You’ll encounter big tech companies, such as: My company Google and Facebook fines up to 6 percent of its sales volume if it does not do what it owes to handle illegal content, and it discloses more information about advertising business on its platforms under the European Union draft rules.
The European Union’s tough stance, which is set to be announced next week, comes amid growing regulatory scrutiny around the world of tech giants and their control over data and access to their platforms.
The head of digital affairs in the European Union (Thierry Breton) – who stressed that very large technology companies, such as: Google and Facebook, should bear more responsibility – will present the draft rules known as (the Digital Services Law) on December 15th.
The Commission document on (the Digital Services Law) specifies – Seen by Reuters The very large online platforms are those with more than 45 million users, equivalent to 10 percent of the population of the European Union.
The document said additional obligations imposed on very large platforms are necessary to address public policy concerns and systemic risks posed by their services.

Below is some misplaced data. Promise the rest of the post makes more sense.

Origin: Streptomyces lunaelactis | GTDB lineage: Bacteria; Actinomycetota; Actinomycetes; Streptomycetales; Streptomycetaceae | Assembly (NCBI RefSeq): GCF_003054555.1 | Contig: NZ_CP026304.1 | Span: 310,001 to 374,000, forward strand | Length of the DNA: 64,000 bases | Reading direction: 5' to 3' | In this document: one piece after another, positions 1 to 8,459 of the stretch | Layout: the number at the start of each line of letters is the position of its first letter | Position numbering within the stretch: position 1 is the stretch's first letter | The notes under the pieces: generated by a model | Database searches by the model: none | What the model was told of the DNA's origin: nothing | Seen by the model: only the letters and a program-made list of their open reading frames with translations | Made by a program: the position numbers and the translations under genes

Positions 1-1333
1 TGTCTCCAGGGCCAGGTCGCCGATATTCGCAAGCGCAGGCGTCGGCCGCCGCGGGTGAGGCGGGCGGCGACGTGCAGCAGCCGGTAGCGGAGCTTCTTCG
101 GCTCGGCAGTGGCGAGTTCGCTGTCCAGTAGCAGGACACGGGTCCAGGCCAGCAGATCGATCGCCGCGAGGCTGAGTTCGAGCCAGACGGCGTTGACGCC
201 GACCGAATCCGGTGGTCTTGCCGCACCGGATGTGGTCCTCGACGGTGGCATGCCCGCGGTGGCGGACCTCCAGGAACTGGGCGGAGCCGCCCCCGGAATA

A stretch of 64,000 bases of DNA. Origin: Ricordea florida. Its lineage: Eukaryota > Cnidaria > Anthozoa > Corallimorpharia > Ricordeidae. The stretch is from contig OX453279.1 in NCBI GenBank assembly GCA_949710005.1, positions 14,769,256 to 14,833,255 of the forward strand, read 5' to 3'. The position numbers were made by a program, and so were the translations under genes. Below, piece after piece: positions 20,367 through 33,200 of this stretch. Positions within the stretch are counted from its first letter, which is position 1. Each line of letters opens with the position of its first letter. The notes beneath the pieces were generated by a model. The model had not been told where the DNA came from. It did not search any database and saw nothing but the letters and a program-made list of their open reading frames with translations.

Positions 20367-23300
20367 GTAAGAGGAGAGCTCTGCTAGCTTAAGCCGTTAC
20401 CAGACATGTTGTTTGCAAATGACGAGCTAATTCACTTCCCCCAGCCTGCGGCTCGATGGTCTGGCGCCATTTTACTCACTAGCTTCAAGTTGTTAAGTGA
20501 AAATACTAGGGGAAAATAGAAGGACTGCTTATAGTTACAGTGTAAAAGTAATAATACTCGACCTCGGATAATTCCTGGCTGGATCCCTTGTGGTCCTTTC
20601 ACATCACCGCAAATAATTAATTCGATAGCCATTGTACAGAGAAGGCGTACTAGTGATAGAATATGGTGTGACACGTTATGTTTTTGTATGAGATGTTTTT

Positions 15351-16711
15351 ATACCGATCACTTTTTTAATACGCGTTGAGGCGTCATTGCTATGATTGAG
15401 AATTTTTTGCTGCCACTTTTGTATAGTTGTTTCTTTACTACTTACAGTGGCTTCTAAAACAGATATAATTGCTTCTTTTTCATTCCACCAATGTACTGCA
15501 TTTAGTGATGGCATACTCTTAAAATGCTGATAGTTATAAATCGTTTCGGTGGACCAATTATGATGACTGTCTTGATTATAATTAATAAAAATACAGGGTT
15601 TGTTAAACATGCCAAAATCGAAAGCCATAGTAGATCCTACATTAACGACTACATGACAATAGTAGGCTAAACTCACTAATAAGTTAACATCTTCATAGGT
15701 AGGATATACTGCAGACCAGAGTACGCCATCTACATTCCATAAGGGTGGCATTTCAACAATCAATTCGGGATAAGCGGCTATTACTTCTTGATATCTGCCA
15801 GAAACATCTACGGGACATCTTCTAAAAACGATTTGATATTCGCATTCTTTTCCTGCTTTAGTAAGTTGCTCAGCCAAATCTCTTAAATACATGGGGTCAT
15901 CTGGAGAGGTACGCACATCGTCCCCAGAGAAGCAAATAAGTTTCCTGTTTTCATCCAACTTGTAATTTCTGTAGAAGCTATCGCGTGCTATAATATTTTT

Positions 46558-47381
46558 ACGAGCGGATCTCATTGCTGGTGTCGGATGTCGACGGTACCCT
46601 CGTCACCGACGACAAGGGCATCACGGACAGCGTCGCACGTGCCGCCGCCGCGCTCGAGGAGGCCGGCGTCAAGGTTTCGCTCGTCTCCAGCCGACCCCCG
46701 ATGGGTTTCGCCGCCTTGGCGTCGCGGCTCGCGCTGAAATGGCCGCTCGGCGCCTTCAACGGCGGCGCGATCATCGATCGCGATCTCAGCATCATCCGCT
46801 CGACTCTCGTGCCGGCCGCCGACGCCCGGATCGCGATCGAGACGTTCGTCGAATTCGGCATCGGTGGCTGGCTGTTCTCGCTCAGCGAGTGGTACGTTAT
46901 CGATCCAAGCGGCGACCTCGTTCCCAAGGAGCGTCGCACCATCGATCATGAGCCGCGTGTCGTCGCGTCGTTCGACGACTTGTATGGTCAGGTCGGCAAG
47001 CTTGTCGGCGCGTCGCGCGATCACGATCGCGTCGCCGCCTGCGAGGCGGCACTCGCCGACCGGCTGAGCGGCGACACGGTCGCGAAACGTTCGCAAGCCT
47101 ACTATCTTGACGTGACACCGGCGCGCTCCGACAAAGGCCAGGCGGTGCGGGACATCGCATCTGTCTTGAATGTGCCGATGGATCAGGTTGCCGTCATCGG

Tech giants will have to do more to tackle illegal content, such as: hate speech, child sexual abuse material, misuse of their platforms that infringe on basic rights, and deliberate manipulation of platforms, such as: using chatbots to influence elections and public health.
Companies will be required to post details of their advertisers online, and to show the parameters their algorithms use to suggest and rank information. Independent auditors will monitor compliance, and the European Union will enforce the rules.
The draft rules could take a year or more to come into effect because it must take into account reactions from the European Union countries and the European Parliament, both of which are expected to face intense pressure.